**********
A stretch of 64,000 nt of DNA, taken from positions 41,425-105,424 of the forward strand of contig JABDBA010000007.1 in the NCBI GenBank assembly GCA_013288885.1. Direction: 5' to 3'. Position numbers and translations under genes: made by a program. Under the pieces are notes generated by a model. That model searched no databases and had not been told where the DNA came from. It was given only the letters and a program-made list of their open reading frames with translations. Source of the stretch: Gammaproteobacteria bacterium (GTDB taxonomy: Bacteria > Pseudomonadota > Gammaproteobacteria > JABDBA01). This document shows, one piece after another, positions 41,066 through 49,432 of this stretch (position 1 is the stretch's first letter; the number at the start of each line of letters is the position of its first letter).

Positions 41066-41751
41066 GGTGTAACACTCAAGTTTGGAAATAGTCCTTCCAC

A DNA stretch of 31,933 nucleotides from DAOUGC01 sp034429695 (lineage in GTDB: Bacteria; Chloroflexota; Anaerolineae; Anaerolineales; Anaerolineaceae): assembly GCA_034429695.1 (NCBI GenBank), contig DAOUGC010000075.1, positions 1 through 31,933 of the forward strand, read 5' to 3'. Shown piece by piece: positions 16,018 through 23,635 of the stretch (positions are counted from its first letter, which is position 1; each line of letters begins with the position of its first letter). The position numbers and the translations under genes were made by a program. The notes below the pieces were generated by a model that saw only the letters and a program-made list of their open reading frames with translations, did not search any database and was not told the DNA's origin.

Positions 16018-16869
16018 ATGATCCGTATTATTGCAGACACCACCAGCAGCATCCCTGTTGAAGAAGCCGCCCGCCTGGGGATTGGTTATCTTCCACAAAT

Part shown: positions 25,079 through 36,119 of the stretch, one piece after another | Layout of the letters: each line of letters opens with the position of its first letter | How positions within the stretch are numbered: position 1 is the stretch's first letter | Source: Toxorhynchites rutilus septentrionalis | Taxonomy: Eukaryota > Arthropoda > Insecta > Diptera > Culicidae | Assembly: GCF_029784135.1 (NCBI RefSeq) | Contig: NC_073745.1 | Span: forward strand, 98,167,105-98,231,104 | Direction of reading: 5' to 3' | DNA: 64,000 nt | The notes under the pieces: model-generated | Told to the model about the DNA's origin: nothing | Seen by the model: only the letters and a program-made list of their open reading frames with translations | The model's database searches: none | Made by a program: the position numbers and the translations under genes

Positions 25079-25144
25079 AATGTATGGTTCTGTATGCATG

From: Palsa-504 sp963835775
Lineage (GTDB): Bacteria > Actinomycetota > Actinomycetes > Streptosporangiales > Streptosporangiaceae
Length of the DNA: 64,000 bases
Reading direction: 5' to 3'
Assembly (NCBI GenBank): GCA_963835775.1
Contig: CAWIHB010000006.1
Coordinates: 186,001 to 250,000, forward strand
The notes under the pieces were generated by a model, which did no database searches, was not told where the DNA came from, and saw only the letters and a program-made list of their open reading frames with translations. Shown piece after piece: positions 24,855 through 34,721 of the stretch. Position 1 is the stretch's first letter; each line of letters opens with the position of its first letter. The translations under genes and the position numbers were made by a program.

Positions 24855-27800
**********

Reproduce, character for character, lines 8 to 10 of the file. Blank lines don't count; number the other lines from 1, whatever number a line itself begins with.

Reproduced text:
Positions 25079-25144
25079 AATGTATGGTTCTGTATGCATG

From: Palsa-504 sp963835775